OH baby, one of the real #nextgen. I don’t think Berrettini gets included in any ‘generation’ conversations because like Thiem, I think he is kind of on an island, age-wise, by himself. He’s a tad too old for the #nextgen. But, he’s a player. This kid has huge hold/break numbers on clay and he was one of the more dominant players across this season’s Euro clay swing. Maybe not in the Masters series events but, certainly in the next tier down. He won Budapest and went to the final in Munich. He only dropped five sets total in that two week span. His hold/break numbers have climbed into the level just under elite territory and his career winning percentage on clay is unreal at his age. He also, notably, has a winning record in tiebreaks, which is massively important. Last years French was his first serious foray into Slam tennis and he acquitted himself well, making the third round and losing in four sets to eventual finalist Dominic Thiem. So, I’m all in on the Italian. What about his opponent? Andujar went on an epic run, especially for a 33 year old, this spring where he won Marbella, won Alicante, and then went to the final in Marrakech. Pretty incredible. The issue was, in that stretch, he never really beat any good players and the ones he did get by he did with some awesome tiebreak luck. The only three top 100 players he beat were Paire in Marabella (won a second set tiebreak 8-6), Delbonis in Marrakech (won a first set tiebreak 8-6), Kohl in Marrakech (won a first set tiebreak 8-6). His loss to Paire in the Marrakech final and to Millman in round one in Lyon were complete blowouts and may be more indicative of his level. Andujar’s recent forays into Slam activity haven’t gone well - he hasn’t won a set since the 2016 Aussie Open and he hasn’t won a match since Wimbledon 2015. I’m on Berrettini.
Ruud is another truly ascendent player. Looks at his clay court hold/break stats. A straight uphill climb. It’s super impressive. And his 112% combined number so far in 2019 is nearing elite territory. Here’ s my worry: he is a new age clay specialist as the difference between his clay results and his hard court results is stark. And I am concerned he may be a new age ARV. His consistency is just not there; true boom or bust. Cordoba, Buenes Aires, Madrid, doesn’t make it out of qualifying. Sao Paulo, Rio, Houston, Rome he makes the quarters or better (final in Houston). I can’t bet on that, especially not at this price. Gulbis doesn’t have impressive stats but, he is solid on clay and as a vet who’s been to Roland Garros 12 times he could easily show up and push Ruud. Pass.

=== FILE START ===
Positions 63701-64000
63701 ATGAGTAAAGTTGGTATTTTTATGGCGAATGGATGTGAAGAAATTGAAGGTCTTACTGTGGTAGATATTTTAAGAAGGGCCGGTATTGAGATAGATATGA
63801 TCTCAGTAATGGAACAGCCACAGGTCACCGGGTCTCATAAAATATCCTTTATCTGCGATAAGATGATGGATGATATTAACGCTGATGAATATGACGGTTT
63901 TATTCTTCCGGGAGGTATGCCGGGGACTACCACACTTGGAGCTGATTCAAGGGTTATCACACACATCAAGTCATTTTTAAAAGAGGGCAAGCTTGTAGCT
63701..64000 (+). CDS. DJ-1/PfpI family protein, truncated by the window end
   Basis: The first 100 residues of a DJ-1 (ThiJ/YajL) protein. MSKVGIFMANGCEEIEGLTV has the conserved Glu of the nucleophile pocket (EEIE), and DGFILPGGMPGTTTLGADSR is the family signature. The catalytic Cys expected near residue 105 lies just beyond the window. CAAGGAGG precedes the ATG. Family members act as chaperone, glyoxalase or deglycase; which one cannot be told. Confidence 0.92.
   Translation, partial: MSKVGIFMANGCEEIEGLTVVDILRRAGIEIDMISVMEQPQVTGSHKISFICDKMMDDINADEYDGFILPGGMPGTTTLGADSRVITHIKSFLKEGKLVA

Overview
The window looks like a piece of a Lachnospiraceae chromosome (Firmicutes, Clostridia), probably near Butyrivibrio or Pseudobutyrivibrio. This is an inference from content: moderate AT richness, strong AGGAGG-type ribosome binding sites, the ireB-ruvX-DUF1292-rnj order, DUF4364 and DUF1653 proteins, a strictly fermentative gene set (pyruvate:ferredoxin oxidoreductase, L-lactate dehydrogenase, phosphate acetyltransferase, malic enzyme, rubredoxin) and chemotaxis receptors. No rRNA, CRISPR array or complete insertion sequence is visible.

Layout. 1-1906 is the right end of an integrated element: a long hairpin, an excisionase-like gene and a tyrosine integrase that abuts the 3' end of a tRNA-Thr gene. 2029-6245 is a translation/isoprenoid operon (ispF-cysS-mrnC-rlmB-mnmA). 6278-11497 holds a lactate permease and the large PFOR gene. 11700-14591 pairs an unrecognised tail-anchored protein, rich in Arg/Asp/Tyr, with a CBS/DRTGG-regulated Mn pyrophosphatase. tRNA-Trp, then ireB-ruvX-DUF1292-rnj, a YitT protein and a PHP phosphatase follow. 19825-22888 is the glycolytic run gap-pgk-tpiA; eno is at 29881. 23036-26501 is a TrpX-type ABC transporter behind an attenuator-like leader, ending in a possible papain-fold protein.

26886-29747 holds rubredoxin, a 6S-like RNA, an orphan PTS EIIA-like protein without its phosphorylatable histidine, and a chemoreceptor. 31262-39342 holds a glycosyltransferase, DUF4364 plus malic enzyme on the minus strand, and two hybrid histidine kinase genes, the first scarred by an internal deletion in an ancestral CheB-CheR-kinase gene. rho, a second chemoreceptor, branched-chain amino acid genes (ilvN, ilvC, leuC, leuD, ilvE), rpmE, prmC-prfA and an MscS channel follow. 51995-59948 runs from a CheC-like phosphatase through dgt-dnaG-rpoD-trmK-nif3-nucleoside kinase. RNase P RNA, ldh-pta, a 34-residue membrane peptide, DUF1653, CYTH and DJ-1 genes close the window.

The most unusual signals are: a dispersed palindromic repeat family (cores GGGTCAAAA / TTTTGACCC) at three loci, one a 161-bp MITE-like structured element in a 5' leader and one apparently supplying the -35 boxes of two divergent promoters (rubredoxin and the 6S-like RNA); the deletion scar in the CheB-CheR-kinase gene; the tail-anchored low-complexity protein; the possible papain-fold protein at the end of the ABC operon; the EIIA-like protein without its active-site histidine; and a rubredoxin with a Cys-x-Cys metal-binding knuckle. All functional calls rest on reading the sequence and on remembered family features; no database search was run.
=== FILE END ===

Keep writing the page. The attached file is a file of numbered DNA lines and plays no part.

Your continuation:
This is not a match I want to write about. Jaziri is about as average as it gets. His hold/break numbers are usually in the mid-80’s to mid-90s, with 2018 being an outlier based on one successful event. On top of that Jaziri hasn’t played in almost a month. Otte came through qualifying as a lucky loser. I have no interest in either player and wouldn’t advise getting involved.
I’m sure Federer rolls here. He covered a -6.5 line in every 1st round match at Roland Garros from 2004 to 2015. But, this is his first five set match on clay and his opponent isn’t someone ranked in the 60-100 range who is maybe in their late 20’s and hanging on. Sonego is a decent clay player and he shouldn’t be a pushover. I’m happy to sit this one out and see how Fed holds up in set three. Should Fed win the first two sets, Sonego +2.5 games in the third set would be a solid live bet.
Clay is Nishikori’s best surface but, funny enough, he doesn’t often cover spreads or escape matches with out dropping a set at the French. in five of his last eight first round Slam matches he has failed to cover the -6.5 line offered today. Last year at the French he went four rounds but, only covered the -6.5 in one of the matches. in 2017 he went to the quarters and again only covered the -6.5 one time. Halys is a decent young prospect who I have actually been following for a while. He’s got the right build and ability to play on multiple surfaces but, he has never really broken through and really has no chance to win this match. The moneyline is probably low. But, Nishikori can’t be counted on to not get in his own way. Pass.
I don’t have enough data to make an educated decision on this match. Neither one of these guys has an impressive track record in the run up to the French; Ugo lost to Rublev, Taro Daniel, RCB and blew a match to Shapo, while Popyrin has been losing to the likes of Steve Diez and Elliot Benchetrit. I suspect Ugo wins just based on pedigree but, neither guy has even impressed on clay at the Challenger level yet.
I have an outright on Djere and this is probably his toughest match before the quarters if Nishi falters as I suspect he might. ARV and Djere are extremely similar in combined hold/break stats, within three percent across each of the last three years. Their career winning percentage on the surface is within ten percent and ARV won their only clash on clay. Now, that match was two years ago when Djere was 21 and not yet ‘arrived’. Since then ARV has gone straight downhill and Djere has ascended, finally winning a title this year in South America. Budapest went well and I think he’ll win a few matches this week. I’ll double down.
Goffin should win going away, Berankis hardly plays on clay. But, I am done betting on Goffin for the foreseeable future. So, do as you will.
Marterer +8.5, +100
Cecchinato -7.5, -120
Berrettini -6.5, -120
Djere -2.5, -120